38 55 vs 45 70: Is Bigger Always Better?
Few rounds are as iconic as the .45-70, which has withstood the test of time. Would you believe me if I told you there was another time-tested option with less kick?
The .38-55 Winchester is that option, but can it hang with its big-bore counterpart?
We're pitting the 38 55 vs 45 70 to see which one you should consider for your next rifle purchase.
The 38-55 is a medium-bore caliber, while the 45-70 is a big-bore rifle cartridge, so we should expect to see a considerable difference in cartridge specs and performance, but is that actually the case?
The differences in cartridge specs between these calibers are not as drastic as we might first assume.
The .38-55 has a bullet diameter of 0.3775", which is most commonly 255 gr.
The .45-70 has a 0.458 bullet diameter, which is commonly a 300 gr or 405-grain bullet.
The case length for the 38-55 is 2.085 inches and an overall length of 2.51".
The .38-55 has a higher pressure of 35,000 psi, while the max pressure for the .45-70 is only 28,000 psi.
The .38.-55 rifling twist is 1-18", and the barrel twist rate for the .45-70 is 1-20".
Now that we know the slight differences in the cartridges let's see how much this affects real-world applications.
If you're basing your decision solely on recoil, go with the 38-55. It has less recoil than the 45-70.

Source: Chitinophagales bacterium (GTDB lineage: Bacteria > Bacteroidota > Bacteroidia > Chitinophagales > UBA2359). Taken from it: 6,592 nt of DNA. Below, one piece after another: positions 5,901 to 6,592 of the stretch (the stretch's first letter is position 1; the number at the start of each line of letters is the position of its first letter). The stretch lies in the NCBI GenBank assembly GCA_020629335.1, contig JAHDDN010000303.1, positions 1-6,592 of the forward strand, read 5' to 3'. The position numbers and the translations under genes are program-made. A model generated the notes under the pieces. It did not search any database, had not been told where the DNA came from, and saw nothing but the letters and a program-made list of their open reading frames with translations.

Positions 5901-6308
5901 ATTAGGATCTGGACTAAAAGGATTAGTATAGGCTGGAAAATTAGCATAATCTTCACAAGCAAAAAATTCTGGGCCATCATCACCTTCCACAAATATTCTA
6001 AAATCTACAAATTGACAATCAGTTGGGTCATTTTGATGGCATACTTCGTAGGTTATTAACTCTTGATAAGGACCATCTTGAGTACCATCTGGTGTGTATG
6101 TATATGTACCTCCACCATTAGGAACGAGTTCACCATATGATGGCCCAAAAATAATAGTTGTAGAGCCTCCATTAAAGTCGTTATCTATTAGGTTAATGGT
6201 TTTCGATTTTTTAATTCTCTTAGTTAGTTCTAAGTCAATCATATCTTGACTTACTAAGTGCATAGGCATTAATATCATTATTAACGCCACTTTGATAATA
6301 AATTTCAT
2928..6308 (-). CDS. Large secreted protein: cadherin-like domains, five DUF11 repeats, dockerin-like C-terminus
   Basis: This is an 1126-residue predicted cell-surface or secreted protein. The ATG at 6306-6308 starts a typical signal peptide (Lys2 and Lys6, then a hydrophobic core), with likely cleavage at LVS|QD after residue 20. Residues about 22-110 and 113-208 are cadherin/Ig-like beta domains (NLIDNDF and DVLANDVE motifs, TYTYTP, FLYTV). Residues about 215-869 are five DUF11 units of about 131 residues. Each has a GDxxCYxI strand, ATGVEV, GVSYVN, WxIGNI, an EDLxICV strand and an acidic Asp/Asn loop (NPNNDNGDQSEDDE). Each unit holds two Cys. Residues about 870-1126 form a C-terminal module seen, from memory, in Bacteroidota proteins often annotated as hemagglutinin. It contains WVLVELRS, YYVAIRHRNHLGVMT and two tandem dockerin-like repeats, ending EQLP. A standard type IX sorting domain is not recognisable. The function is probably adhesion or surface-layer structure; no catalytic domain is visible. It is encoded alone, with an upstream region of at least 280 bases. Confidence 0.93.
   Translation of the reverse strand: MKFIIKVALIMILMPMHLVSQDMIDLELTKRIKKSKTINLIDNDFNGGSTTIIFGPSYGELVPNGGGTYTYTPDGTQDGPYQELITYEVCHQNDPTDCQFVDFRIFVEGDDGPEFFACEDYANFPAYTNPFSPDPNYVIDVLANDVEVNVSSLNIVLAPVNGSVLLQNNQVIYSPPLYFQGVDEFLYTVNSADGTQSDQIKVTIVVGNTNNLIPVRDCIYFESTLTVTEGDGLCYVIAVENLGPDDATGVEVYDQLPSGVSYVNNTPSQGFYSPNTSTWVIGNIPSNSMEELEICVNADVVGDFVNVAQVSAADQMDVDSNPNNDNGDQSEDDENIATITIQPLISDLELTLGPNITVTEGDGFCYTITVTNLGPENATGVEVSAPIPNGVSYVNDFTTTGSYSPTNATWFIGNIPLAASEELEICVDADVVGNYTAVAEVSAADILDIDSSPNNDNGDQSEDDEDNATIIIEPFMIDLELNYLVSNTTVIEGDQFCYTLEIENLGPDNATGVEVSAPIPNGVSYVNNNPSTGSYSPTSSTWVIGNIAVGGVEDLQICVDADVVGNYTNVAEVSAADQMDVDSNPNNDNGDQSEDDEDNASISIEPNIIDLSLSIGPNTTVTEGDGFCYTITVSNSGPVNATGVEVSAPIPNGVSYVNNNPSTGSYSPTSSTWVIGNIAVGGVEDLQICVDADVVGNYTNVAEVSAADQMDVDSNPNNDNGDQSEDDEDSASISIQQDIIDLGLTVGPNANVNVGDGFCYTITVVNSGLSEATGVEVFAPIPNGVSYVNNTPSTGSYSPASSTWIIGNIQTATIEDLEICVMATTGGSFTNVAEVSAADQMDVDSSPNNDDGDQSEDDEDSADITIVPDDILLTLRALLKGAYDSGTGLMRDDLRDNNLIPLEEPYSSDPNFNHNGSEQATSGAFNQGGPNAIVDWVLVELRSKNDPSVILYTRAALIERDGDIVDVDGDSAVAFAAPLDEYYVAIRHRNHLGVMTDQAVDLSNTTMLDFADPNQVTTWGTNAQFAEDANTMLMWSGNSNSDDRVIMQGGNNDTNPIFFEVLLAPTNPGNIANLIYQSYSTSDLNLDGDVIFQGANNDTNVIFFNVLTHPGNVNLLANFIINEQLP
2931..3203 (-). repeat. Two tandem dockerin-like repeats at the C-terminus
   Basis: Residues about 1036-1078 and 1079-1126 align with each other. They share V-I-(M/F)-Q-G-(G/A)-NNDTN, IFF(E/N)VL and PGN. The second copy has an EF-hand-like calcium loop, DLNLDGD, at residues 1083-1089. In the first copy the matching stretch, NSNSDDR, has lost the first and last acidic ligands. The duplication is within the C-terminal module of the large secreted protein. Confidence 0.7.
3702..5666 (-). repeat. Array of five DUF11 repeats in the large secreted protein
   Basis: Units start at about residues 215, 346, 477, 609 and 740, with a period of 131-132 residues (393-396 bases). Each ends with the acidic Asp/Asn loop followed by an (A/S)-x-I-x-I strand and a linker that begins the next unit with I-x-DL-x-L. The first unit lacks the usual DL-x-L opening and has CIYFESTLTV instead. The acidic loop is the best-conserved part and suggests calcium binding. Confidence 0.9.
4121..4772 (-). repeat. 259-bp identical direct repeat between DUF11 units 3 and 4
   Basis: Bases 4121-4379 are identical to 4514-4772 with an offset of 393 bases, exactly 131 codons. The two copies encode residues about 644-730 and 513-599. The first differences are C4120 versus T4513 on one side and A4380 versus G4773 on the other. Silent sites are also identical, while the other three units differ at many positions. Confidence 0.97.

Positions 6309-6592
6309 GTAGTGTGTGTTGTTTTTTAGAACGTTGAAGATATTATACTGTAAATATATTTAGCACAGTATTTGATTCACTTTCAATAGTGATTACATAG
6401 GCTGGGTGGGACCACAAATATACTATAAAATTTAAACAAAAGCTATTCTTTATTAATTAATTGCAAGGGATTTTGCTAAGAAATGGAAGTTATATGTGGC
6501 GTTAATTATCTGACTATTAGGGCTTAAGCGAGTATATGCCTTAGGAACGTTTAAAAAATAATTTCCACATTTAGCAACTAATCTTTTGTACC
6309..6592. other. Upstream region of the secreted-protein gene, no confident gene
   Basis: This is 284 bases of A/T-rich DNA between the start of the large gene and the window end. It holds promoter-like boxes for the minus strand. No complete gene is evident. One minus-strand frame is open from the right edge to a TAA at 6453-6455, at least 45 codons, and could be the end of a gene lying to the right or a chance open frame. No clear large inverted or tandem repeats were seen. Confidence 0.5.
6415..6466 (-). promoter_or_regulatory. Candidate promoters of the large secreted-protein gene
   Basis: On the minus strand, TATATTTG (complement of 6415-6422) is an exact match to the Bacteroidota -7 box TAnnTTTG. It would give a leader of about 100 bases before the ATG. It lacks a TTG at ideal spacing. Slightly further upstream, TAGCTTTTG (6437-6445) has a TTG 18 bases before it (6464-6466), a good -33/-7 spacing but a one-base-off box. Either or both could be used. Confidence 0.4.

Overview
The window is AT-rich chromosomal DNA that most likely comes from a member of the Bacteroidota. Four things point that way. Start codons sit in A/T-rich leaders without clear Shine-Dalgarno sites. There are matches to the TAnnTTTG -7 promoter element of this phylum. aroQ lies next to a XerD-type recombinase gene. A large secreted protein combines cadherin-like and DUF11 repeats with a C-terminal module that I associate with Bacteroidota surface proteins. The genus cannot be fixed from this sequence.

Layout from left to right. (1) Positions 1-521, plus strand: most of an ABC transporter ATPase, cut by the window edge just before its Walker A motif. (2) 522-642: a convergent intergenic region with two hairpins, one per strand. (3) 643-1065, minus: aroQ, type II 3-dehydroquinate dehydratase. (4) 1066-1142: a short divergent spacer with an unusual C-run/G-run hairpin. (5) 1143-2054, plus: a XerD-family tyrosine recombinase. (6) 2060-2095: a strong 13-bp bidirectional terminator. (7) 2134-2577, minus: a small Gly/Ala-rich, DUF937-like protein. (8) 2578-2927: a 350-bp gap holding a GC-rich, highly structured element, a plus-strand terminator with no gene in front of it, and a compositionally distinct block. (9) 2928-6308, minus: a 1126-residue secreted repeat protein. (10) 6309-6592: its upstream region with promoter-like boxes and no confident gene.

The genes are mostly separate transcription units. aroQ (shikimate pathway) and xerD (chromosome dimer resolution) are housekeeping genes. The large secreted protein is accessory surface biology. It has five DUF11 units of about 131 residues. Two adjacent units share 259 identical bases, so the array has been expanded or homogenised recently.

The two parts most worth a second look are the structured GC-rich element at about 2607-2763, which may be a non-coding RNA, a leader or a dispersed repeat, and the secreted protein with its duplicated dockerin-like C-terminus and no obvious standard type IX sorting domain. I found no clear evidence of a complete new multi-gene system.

Recoil varies depending on several factors. The gun weight, bullet size, and the shooter determine recoil.
Usually, the larger the bullet, the harder a gun kicks. If you have a heavier gun, it won't kick as hard because the weight of the firearm absorbs some of the recoil.
How well the shooter shoulders the rifle will also determine how much free recoil they feel.
However, the .38-55 Winchester recoils less than the .45-70 Govt.
The .38-55 has 7.8 ft-lb of recoil, and the .45-70 has a shoulder whopping 33.5 ft-lbs of felt recoil.
If you think bigger is always better, then you'll love the .45-90 vs .45-70. When it comes to recoil, the .45-70 seems manageable compared to the .45-90's 42.5 foot-pounds of energy slamming into your shoulder.
The .38-55 wins this section by a landslide.
The trajectory is the measure of a bullet's path to the target. It is an arch due to gravity.
By modern standards, these calibers are not your typical long-range choices. For ethical hunting purposes, they both max out between 300-400 yards.
For target shooting, it's a different story.
The .38-55 can reach 500 yards; however, you have to compensate for an insane drop, so it's best to shoot 300yds and closer.
The .45-70 doesn't fair much better, considering at 300yds, it has 50 inches of drop, and the 45 70 max effective range is 1,000yds.
It's good to keep in mind these are estimates and not hard facts because so many factors go into the bullet's trajectory.
However, one thing is sure; the .45-70 outperforms the .38-55, which is the flattest shooting round.
Accuracy is another fickle comparison that depends on several factors.